Backstop Land

Glenn Patterson

Head of Zeus, £13.99

Until the term “backstop” entered our vocabulary, and the DUP suddenly held the balance of power at Westminster, few in the rest of the UK knew or cared much about the politics of Northern Ireland. Brexit has cruelly exposed their ignorance, so Glenn Patterson has stepped up to enlighten outsiders. As well as co-writing the Belfast punk biopic Good Vibrations, he wrote a marvellous novel, Gull, based on the saga of the DeLorean factory in Belfast, and Backstop Land is a worthy successor, informative and entertaining in equal measures. A Protestant Unionist married to a Catholic from the Republic, he’s wickedly and wittily hard on both sides as he charts the ups and downs of the dominant parties and how the balance has shifted under Brexit. It’s a tragicomic story that Patterson negotiates with care, poking fun at the Byzantine absurdities of the Northern Irish political culture without ever allowing his treatment of the terrible death toll to seem flippant.

Fade to Grey

John Lincoln

No Exit, £8.99

Gethin Grey specialises in lost causes. He leads a legal team in Cardiff which investigates miscarriages of justice, but a gambling problem has left him with little money to pay his staff and his marriage is on the rocks as well. What he could really do with right now is a high-profile client, and one turns up in the shape of film star Amelia Laverne, who wants to finance Gethin to prove the innocence of Izma M. Serving a long sentence for murder, Izma has written a bestseller in prison and is now a cult hero and cause celebre. But he proves to be an awkward customer, and looking into his case opens up a dangerous can of worms, at home and abroad. The first in a possible series, Fade to Grey makes a feature of its Cardiff setting and flawed, conflicted protagonist in an effective opening novel shrouded in darkness and booby-trapped with twists and red herrings.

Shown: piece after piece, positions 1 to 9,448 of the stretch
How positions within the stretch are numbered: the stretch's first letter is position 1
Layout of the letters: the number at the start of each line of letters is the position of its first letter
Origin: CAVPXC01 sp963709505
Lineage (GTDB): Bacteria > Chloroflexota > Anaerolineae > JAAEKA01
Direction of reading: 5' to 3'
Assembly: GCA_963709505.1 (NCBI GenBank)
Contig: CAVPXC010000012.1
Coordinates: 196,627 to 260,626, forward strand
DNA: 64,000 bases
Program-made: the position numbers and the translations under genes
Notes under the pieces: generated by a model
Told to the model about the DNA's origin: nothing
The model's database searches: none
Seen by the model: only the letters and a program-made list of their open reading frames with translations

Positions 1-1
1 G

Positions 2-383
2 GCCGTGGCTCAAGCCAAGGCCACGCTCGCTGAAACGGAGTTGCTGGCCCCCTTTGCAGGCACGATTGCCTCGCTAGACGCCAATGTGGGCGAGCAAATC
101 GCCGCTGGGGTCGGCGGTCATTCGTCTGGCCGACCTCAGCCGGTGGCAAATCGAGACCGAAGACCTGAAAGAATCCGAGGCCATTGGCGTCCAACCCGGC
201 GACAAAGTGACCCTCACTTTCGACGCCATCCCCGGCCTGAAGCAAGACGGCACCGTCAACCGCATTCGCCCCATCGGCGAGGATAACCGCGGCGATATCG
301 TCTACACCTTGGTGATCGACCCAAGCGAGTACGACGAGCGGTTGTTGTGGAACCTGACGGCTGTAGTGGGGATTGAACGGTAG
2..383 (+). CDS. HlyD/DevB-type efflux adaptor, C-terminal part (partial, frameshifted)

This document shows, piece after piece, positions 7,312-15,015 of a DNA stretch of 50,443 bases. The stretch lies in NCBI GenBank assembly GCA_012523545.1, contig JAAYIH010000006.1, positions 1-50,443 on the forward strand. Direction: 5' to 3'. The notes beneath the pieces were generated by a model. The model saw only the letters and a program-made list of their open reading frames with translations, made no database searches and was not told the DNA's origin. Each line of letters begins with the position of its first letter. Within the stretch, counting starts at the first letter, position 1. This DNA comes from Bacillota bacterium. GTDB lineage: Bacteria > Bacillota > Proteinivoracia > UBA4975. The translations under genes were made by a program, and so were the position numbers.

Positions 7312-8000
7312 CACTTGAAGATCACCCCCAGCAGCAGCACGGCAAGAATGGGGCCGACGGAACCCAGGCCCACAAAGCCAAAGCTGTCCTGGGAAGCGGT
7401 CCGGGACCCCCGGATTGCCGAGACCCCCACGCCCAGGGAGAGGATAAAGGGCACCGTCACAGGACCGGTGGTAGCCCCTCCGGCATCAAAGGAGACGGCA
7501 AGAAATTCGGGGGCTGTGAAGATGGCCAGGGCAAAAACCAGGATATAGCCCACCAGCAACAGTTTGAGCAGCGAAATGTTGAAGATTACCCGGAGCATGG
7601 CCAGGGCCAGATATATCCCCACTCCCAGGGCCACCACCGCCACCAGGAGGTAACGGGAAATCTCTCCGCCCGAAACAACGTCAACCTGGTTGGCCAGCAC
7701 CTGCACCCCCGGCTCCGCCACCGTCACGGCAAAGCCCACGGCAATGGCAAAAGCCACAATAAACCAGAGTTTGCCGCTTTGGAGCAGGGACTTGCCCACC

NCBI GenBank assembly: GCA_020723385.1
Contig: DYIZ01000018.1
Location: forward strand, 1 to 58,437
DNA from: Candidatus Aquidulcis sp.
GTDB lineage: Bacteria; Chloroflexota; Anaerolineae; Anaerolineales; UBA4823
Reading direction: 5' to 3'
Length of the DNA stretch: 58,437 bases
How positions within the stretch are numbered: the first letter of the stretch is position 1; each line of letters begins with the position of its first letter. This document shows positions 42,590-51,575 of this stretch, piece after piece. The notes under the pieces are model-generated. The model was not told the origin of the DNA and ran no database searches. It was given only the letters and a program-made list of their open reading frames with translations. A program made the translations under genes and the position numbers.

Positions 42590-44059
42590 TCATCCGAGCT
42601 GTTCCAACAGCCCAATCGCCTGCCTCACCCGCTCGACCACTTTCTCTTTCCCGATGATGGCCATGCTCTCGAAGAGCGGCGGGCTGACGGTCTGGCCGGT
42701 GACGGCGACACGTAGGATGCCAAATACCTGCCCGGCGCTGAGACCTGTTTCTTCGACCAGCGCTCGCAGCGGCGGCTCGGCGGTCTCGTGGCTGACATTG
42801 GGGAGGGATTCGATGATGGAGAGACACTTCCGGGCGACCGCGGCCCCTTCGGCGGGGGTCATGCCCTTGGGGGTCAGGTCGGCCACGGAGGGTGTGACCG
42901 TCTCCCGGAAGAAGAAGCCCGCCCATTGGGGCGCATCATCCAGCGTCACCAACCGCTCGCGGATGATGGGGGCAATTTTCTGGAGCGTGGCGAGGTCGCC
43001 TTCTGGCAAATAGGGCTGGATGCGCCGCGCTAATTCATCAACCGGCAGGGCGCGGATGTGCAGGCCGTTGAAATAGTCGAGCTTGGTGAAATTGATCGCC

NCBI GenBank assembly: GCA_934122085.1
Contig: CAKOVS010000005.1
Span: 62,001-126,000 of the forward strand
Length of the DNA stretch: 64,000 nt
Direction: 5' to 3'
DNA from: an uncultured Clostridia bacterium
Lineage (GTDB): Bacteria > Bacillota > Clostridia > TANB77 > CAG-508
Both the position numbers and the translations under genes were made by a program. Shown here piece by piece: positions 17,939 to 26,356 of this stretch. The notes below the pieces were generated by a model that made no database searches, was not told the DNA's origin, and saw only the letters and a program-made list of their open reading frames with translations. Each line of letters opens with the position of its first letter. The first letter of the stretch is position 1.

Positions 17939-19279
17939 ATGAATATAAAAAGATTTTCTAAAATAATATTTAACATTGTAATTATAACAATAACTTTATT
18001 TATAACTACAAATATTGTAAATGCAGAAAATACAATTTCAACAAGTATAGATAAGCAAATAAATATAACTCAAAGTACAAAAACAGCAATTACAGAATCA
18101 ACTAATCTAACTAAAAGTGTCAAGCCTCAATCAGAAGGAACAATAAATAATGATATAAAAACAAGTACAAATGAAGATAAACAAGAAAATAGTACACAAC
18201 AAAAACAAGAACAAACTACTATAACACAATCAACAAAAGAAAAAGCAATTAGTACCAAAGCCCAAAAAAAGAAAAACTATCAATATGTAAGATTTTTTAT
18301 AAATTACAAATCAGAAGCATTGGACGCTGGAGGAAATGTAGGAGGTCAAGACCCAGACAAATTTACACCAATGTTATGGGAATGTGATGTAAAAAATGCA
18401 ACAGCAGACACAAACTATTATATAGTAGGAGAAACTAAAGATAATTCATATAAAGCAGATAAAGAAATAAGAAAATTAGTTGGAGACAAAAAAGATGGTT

Nuking the Moon

Vince Houghton

Profile, £9.99

Vince Houghton is curator of Washington DC’s International Spy Museum, so he’s heard a lot of crazy things, and detonating an atomic bomb on the Moon to assert America’s dominance in the space race is the tip of the iceberg. Here, he’s collected some of the undercover schemes which were never implemented, for being too logistically difficult, too dangerous or too completely bonkers. Such as the CIA successfully implanting listening devices inside cats before remembering how notoriously difficult cats are to train. Or equipping bats with bombs, which not only burned down the test target but the US airbase beside it. Some aren’t so funny, like the proposals to commit terrorist acts on American soil and blame them on Cuba. And one plan, to divert hurricanes by detonating nuclear bombs inside them, was actually refloated by Donald Trump this year. Funny, but frightening, Nuking the Moon makes you wonder just what schemes the secret services might be concocting right now.